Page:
Daragh Sheridan, the CEO of Sail Training Ireland will announce a voyage programme for 2017 and a number of very exciting funded programmes that are supported by the development of regional bursary schemes. The bursary schemes in Drogheda, Cork and Waterford are into their 5th and 4th and 2nd years respectively while the Belfast, Dublin, Wexford, Derry, Galway and Limerick are at various stages of development. The Dublin City Council/Dublin Port Company Legacy project continues to build on the legacy of Tall Ships 2012.
Funded voyage schemes in 2017 include:
• EU Commission "Youth Exchange" projects, under the Erasmus + programme, in partnership with Merseyside Adventure Sailing Trust - Liverpool. These take place during June on Tall Ship Pelican of London.
• EU Commission “Youth Exchange” projects, under the Erasmus+ programme, in partnership with Tall Ship Maybe - UK. There are 3 voyages during the Summer months.
• Voyages with Spirit of Oysterhaven, a stunning 70ft Schooner based in Cork catering for a range of projects.
• The Garda Youth Diversion voyages will take place on Spirit of Oysterhaven in 2017.
• Voyages on board the Brian Ború, the newest edition to the Sail Training family! A traditional gaff rigged ketch specifically adapted for voyages of discovery, heritage and wildlife on the Waterford estuary.
#SailingTalk - The next event in Greystones Sailing Club’s Winter Wednesdays series of talks hosts Neil O'Hagan of the Atlantic Youth Trust, the project that aims to bring about Ireland's next sail training tall ship.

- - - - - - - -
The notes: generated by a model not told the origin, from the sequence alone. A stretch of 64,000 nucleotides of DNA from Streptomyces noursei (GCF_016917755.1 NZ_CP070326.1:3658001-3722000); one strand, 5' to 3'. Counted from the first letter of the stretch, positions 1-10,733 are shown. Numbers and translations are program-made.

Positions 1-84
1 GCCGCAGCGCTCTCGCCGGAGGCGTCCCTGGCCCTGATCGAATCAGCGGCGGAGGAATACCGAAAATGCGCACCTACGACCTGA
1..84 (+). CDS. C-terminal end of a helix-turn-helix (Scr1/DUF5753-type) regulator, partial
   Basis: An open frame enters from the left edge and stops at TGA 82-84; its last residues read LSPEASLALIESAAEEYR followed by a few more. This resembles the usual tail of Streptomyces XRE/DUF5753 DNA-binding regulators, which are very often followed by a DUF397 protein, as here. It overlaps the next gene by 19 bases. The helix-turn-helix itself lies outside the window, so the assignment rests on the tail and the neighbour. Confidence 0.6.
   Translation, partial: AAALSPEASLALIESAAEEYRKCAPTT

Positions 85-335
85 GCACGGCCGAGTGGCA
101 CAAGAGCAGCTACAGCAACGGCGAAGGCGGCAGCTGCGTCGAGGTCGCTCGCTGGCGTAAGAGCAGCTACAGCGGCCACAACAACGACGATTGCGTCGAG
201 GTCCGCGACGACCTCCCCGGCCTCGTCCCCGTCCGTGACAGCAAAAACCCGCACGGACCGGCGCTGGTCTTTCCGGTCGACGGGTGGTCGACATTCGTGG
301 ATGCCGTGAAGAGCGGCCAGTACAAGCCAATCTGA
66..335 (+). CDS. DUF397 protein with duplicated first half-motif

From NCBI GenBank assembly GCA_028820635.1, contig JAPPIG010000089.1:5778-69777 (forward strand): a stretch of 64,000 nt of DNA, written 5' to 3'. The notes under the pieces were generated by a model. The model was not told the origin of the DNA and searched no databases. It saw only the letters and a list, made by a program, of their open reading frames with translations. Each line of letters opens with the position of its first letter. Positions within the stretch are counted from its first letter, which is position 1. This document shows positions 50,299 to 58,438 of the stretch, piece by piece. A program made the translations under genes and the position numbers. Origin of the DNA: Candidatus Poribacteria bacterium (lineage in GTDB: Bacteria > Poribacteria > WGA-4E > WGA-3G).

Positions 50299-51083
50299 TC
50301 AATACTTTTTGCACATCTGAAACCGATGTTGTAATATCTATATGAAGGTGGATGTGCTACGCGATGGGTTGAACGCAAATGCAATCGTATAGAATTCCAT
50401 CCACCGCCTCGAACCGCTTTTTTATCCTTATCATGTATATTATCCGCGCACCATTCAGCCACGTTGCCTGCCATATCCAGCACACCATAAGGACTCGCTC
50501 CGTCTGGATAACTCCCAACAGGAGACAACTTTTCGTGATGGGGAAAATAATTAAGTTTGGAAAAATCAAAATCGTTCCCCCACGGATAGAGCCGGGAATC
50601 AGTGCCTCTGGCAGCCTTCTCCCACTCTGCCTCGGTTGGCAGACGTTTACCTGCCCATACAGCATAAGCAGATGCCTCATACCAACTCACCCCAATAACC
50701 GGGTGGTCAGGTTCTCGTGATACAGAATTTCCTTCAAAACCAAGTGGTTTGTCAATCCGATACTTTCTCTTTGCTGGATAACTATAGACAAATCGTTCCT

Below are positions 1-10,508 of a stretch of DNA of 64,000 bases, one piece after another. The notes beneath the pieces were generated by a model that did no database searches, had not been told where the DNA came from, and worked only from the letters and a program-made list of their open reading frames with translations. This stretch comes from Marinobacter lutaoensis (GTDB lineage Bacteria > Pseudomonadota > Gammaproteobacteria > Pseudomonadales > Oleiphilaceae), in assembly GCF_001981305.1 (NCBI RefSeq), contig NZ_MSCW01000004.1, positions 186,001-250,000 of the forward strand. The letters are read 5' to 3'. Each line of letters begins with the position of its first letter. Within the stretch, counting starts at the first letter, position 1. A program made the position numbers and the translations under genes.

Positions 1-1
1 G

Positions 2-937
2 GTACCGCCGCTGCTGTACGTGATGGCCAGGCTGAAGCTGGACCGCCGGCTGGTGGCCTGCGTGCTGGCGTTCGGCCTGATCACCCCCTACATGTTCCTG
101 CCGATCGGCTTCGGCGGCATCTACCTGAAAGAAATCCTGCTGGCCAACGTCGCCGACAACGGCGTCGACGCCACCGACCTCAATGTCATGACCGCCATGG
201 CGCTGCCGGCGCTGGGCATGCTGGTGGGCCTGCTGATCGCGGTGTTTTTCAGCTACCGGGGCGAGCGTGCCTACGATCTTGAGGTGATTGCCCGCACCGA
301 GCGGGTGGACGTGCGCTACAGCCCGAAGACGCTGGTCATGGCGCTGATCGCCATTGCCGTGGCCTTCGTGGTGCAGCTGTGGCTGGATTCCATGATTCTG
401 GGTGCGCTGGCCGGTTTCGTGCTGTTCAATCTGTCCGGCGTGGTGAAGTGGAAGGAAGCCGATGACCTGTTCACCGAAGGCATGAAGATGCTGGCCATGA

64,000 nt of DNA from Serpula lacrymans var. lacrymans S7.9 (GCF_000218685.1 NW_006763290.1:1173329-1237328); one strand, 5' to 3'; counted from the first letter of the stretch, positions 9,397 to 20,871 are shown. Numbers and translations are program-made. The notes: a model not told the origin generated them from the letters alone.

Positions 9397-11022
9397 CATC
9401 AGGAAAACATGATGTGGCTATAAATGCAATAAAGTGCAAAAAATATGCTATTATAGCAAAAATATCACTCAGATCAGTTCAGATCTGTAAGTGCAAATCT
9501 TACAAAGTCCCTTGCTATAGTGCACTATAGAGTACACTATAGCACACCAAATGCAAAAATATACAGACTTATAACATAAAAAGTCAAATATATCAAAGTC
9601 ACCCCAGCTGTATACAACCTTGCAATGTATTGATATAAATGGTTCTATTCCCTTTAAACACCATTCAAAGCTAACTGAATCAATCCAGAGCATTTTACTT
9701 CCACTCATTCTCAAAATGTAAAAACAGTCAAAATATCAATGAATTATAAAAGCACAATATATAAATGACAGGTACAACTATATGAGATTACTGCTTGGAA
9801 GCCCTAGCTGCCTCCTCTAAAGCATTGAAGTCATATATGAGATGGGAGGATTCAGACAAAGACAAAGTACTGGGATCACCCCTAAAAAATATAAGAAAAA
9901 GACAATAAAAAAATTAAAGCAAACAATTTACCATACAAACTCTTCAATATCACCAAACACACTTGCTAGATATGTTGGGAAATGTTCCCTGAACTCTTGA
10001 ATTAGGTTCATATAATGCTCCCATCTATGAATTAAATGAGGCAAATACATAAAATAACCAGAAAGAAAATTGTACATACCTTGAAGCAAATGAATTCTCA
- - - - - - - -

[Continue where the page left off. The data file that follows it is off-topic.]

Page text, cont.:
O’Hagan is also on-shore co-ordinator for Kilcullen Team Ireland in the Vendée Globe, and he will have all the scuttlebutt on the highs and lows of Enda O’Coineen sailing Kilcullen Voyager, Ireland’s first entry in the round-the-world solo yachting challenge.
The date for diary is next Wednesday 25 January at 8pm, bar open from 7.30pm. You won’t want to miss it!
Sail Training Ireland recently held an awards event to recognise recent trainees who had completed sail training voyages with the support of Dublin Port Company.
Seven trainees were presented with their awards by Dublin Port CEO Eamonn O’Reilly.
The highlight of the event was the excellent presentations by four of the trainees who told the story of their voyages and the positive impact it had on them.
These voyages were made possible by the generous support of Dublin Port Company. Both Eamonn O’Reilly and Sail Training Ireland CEO, Daragh Sheridan spoke of the fantastic relationship between the two organisations and of the positive impact on the trainees and of the importance of the presence of the tall ships at the annual Dublin Port Riverfest.
Sail Training Ireland is Ireland’s National Sail Training Organisation and a registered charity, formed in 2011 as a replacement for Coiste an Asgard. The organisation raises funds to offer sail training voyages to young people from all backgrounds and abilities on the island of Ireland.
Sail Training offers a unique and very effective means of helping young people to reach their full potential. It provides a platform for personal and group development and offers a life changing experience that sparks a new perspective to help develop essential life skills.
The skills gained and challenges faced on board are transferable to everyday life and for some it can act as a stepping stone into maritime careers.